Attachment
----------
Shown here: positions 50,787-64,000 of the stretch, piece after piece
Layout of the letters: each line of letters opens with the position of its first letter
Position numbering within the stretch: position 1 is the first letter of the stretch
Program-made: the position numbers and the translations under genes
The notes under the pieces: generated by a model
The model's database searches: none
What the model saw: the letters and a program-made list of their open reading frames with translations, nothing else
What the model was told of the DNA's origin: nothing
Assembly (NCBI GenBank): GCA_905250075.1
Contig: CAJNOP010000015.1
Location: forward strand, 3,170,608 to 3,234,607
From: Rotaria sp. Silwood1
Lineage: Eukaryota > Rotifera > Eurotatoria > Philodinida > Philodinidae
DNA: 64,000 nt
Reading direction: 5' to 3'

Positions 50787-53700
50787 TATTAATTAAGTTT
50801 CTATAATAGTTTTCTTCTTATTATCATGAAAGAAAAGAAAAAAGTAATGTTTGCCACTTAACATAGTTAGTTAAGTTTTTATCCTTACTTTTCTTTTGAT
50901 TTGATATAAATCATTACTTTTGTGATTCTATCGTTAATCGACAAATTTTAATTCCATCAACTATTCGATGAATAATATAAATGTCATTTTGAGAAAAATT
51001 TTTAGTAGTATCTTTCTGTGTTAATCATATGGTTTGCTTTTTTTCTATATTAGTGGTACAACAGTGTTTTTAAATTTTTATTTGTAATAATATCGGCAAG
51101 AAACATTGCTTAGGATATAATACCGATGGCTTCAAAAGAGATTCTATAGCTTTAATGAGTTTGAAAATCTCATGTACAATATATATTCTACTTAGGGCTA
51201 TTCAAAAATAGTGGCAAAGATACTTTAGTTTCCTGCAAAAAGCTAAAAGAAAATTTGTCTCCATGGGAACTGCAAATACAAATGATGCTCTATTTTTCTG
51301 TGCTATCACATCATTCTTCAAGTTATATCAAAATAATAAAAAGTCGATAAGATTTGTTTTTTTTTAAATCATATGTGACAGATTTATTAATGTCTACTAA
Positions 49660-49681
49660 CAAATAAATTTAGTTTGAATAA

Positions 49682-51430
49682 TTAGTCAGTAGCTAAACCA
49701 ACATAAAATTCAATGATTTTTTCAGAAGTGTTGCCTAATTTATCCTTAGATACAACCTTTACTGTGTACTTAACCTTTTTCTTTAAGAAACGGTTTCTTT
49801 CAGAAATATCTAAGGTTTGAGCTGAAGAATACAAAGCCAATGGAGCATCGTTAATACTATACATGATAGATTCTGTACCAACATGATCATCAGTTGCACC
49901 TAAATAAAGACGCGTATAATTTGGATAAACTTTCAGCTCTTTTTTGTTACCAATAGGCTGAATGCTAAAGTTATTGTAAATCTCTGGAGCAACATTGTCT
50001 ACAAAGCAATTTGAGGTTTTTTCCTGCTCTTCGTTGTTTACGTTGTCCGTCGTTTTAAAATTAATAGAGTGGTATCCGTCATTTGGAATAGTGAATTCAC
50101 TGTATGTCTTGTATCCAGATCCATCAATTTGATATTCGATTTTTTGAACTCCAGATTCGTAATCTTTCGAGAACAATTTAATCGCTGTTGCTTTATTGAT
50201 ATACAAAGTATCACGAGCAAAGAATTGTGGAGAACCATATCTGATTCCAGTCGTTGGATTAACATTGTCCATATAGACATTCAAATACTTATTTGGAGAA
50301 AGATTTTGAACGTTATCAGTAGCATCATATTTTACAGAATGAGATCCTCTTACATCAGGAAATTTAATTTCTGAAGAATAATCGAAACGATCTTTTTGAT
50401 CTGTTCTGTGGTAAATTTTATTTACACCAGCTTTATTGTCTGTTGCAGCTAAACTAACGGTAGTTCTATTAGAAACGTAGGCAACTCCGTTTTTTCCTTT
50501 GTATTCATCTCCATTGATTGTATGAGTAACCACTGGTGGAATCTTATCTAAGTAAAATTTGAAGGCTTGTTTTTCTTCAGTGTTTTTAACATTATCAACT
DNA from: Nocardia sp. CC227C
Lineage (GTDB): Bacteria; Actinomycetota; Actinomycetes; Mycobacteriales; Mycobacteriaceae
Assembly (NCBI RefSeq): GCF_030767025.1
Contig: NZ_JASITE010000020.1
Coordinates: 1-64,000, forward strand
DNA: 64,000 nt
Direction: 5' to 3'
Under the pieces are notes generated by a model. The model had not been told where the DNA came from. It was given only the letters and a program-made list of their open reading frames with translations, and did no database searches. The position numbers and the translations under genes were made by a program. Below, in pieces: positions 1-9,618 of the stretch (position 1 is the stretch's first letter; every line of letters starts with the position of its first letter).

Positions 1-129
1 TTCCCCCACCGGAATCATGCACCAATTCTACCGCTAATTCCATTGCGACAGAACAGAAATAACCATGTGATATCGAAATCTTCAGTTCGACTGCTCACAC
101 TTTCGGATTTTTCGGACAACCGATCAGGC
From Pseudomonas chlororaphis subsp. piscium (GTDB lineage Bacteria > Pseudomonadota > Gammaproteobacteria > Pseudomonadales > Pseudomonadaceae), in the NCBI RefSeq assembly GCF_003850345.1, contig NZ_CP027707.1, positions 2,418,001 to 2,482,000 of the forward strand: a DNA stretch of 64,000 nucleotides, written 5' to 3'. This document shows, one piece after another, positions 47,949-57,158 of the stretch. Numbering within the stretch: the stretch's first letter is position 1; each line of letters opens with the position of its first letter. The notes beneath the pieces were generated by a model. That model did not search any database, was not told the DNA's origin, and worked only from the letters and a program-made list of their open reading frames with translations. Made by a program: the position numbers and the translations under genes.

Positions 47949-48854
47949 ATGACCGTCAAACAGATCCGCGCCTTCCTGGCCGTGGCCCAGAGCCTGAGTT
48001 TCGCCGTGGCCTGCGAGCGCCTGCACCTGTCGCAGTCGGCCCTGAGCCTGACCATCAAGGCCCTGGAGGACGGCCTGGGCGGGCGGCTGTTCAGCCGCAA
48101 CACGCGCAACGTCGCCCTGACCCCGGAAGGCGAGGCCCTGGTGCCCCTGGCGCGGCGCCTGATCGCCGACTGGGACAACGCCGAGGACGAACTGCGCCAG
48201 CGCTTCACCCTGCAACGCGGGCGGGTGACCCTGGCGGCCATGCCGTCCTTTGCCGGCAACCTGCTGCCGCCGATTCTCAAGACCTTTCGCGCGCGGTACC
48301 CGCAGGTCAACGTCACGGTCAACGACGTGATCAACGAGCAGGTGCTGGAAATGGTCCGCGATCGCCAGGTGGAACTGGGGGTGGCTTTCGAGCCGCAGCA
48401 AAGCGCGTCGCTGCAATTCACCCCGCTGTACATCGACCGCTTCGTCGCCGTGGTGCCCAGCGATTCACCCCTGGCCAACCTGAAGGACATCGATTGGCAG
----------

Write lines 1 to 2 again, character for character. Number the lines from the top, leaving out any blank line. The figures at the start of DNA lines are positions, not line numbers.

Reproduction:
Shown here: positions 50,787-64,000 of the stretch, piece after piece
Layout of the letters: each line of letters opens with the position of its first letter